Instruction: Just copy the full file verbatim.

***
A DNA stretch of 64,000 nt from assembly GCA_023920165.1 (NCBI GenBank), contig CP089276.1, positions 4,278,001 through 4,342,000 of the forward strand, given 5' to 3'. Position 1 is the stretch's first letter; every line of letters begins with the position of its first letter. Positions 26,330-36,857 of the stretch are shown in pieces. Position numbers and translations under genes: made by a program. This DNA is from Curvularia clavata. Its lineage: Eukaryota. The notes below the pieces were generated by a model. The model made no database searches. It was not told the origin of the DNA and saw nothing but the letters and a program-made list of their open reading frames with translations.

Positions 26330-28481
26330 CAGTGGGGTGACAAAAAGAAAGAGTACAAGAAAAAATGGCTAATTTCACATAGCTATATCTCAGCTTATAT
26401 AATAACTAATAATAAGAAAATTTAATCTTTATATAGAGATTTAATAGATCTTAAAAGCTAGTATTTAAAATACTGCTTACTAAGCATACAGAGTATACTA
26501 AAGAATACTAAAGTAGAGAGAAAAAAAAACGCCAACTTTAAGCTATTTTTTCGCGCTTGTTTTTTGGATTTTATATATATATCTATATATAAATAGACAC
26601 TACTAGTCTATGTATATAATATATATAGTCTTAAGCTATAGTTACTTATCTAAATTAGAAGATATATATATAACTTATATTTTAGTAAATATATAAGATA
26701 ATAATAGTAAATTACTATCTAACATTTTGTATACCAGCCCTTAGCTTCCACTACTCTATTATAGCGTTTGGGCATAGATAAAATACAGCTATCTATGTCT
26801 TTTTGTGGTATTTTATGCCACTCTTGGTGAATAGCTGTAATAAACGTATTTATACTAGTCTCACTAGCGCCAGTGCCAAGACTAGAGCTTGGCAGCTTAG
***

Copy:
A DNA stretch of 64,000 nt from assembly GCA_023920165.1 (NCBI GenBank), contig CP089276.1, positions 4,278,001 through 4,342,000 of the forward strand, given 5' to 3'. Position 1 is the stretch's first letter; every line of letters begins with the position of its first letter. Positions 26,330-36,857 of the stretch are shown in pieces. Position numbers and translations under genes: made by a program. This DNA is from Curvularia clavata. Its lineage: Eukaryota. The notes below the pieces were generated by a model. The model made no database searches. It was not told the origin of the DNA and saw nothing but the letters and a program-made list of their open reading frames with translations.

Positions 26330-28481
26330 CAGTGGGGTGACAAAAAGAAAGAGTACAAGAAAAAATGGCTAATTTCACATAGCTATATCTCAGCTTATAT
26401 AATAACTAATAATAAGAAAATTTAATCTTTATATAGAGATTTAATAGATCTTAAAAGCTAGTATTTAAAATACTGCTTACTAAGCATACAGAGTATACTA
26501 AAGAATACTAAAGTAGAGAGAAAAAAAAACGCCAACTTTAAGCTATTTTTTCGCGCTTGTTTTTTGGATTTTATATATATATCTATATATAAATAGACAC
26601 TACTAGTCTATGTATATAATATATATAGTCTTAAGCTATAGTTACTTATCTAAATTAGAAGATATATATATAACTTATATTTTAGTAAATATATAAGATA
26701 ATAATAGTAAATTACTATCTAACATTTTGTATACCAGCCCTTAGCTTCCACTACTCTATTATAGCGTTTGGGCATAGATAAAATACAGCTATCTATGTCT
26801 TTTTGTGGTATTTTATGCCACTCTTGGTGAATAGCTGTAATAAACGTATTTATACTAGTCTCACTAGCGCCAGTGCCAAGACTAGAGCTTGGCAGCTTAG